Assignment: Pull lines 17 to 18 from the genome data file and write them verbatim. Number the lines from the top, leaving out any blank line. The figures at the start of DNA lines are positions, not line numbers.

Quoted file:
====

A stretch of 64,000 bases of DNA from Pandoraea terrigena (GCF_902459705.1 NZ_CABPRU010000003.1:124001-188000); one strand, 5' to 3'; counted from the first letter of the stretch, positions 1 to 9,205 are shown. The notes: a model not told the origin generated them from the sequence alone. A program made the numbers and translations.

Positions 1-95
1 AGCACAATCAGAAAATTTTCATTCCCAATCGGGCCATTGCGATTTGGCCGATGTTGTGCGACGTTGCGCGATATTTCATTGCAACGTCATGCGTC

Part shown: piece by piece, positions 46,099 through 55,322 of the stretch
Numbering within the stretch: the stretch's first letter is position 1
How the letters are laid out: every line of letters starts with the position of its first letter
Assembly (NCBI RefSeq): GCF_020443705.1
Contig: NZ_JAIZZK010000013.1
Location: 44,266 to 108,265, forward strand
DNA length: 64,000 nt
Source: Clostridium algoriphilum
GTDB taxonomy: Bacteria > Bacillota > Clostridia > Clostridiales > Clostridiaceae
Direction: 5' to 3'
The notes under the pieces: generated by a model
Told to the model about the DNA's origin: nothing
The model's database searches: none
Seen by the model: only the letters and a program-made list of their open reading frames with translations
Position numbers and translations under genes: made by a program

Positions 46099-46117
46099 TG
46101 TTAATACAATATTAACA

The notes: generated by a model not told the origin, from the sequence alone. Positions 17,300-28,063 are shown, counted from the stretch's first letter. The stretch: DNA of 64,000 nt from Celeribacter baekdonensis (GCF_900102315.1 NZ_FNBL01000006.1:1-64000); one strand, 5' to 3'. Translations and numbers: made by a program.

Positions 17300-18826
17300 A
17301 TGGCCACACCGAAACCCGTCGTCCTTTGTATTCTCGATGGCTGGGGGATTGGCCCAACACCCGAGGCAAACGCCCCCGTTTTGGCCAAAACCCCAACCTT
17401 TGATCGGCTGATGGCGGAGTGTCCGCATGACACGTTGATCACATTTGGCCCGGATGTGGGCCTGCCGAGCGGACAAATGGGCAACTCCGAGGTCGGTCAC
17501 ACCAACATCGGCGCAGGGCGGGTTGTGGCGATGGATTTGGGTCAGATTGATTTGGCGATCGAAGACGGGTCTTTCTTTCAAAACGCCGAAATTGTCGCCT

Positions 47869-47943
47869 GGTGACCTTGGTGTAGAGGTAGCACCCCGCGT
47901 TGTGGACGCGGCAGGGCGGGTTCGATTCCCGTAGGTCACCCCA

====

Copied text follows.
Seen by the model: only the letters and a program-made list of their open reading frames with translations
Position numbers and translations under genes: made by a program